Kodiak-based Coast Guard intercepts illegal Chinese fishing vessel

A USCGC Alex Haley boarding team boards the fishing vessel Run Da after the vessel was suspected of illegal high seas driftnet fishing in the North Pacific Ocean, 860 miles east of Hokkaido, Japan, June 16, 2018. (Photo courtesy of U.S. Coast Guard)

An illegal fishing vessel was intercepted off the coast of Japan with 80 tons of chum salmon and one ton of squid onboard.

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“Legally, they can go up to about two-and-a-half kilometers. This vessel had almost five times the legal limit of nets,” Captain Darran McLenon, chief of response for the 17th Coast Guard District said.

McLenon says the captain of the vessel Run Da admitted to fishing with driftnets up to 5.6 miles in length.

The crew of the Kodiak-based cutter Alex Haley detained the 164-foot Chinese-flagged fishing vessel with 29 crew onboard on Saturday, June 16. McLenon says they apprehended the vessel in international waters 860 miles east of Hokkaido, Japan.

McLenon says they couldn’t have done it without help from the crew of a Kodiak-based C-130 aircraft which spotted the illegal fishing vessel.

“Because of them finding, detecting this, we were able to vector in the Coast Guard Cutter Alex Haley, which at the time was about 500 miles away and what they did was put boarding officers on board with Chinese ship riders,” McLenon said.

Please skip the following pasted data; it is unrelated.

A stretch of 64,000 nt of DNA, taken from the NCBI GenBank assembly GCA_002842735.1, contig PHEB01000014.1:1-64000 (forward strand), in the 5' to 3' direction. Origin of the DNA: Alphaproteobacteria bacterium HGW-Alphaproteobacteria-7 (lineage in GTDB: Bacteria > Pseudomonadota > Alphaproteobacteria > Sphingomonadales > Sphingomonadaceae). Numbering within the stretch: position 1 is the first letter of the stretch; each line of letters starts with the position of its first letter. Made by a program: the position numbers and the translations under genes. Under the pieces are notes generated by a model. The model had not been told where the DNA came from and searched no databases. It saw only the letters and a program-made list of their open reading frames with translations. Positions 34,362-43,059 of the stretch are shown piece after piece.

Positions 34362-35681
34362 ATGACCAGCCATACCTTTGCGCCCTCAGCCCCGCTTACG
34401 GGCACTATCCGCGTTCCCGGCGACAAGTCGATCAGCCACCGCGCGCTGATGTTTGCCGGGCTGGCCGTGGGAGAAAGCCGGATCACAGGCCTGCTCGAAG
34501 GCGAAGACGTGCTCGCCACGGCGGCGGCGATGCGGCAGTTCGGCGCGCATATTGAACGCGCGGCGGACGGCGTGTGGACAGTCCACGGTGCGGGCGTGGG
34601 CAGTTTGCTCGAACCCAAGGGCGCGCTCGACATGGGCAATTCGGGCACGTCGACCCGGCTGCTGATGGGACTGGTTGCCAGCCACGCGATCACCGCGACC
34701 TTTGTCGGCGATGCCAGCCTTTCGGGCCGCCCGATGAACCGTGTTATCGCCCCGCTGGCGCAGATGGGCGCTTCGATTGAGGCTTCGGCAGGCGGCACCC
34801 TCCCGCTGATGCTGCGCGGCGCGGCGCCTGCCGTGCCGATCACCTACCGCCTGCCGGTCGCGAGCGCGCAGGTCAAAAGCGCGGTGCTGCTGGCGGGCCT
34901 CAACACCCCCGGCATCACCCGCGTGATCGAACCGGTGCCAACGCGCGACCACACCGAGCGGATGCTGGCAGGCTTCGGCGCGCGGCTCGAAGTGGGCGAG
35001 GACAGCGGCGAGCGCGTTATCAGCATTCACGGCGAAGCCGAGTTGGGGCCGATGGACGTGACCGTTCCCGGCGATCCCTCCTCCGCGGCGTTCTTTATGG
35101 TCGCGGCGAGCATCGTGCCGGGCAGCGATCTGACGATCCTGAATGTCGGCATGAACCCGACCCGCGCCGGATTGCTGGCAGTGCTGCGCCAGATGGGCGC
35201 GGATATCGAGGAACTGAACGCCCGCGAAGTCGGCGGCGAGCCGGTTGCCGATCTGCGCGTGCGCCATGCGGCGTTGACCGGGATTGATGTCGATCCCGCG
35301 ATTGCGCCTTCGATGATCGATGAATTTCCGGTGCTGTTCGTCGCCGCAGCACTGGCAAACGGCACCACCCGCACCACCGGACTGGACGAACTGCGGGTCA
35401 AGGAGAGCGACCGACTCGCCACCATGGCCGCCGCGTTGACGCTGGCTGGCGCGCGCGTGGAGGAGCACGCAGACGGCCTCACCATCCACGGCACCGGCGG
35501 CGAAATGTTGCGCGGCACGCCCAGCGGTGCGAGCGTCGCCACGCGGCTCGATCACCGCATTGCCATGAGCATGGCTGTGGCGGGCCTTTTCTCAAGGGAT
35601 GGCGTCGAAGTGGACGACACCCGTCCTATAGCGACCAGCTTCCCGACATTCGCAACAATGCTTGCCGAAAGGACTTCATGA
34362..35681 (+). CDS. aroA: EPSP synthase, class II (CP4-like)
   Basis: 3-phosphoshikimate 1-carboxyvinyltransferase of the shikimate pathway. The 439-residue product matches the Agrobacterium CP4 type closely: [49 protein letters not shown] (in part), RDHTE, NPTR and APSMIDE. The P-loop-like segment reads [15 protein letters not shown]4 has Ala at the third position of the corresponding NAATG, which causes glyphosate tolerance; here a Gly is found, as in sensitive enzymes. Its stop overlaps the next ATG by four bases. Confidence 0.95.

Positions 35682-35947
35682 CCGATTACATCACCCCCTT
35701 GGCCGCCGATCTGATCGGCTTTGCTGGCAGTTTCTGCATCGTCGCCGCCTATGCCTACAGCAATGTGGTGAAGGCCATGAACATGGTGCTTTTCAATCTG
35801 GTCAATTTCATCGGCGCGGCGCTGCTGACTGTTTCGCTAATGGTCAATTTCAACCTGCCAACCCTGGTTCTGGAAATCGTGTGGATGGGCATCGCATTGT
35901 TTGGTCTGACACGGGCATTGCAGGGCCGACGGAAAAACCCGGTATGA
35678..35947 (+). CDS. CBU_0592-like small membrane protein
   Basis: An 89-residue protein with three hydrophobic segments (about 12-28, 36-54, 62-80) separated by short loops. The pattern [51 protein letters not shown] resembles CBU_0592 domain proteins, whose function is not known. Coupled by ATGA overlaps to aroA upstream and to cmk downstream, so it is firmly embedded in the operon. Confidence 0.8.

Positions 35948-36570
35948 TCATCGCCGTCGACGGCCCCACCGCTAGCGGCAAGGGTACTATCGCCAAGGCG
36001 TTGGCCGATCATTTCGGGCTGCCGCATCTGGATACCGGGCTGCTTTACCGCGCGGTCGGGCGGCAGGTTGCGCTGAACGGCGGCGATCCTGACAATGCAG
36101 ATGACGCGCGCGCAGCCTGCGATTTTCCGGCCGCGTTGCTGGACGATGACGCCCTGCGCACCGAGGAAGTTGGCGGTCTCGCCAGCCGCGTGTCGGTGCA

The joint international boarding was conducted in partnership with Chinese Coast Guard officers.

The vessel is suspected of violating the worldwide driftnet moratorium called for by the United Nations General Assembly.

The Run Da and its crew are being escorted back to China for prosecution. McLenon added that this is the first apprehension of a large-scale, high seas driftnet vessel since 2014.

Daysha Eaton is a contributor with the Alaska Public Radio Network.

Daysha Eaton holds a B.A. from Evergreen State College, and a M.A. from the University of Southern California. Daysha got her start in radio at Seattle public radio stations, KPLU and KUOW. Before coming to KBBI, she was the News Director at KYUK in Bethel. She has also worked as the Southcentral Reporter for KSKA in Anchorage.

Daysha's work has appeared on NPR's "Morning Edition" and "All Things Considered", PRI's "The World" and "National Native News". She's happy to take assignments, and to get news tips, which are best sent via email.

Daysha became a journalist because she believes in the power of storytelling. Stories connect us and they help us make sense of our world. They shed light on injustice and they comfort us in troubled times. She got into public broadcasting because it seems to fulfill the intention of the 4th Estate and to most effectively apply the freedom of the press granted to us through the Constitution. She feels that public radio has a special way of moving people emotionally through sound, taking them to remote places, introducing them to people they would not otherwise meet and compelling them to think about issues they might ordinarily overlook.

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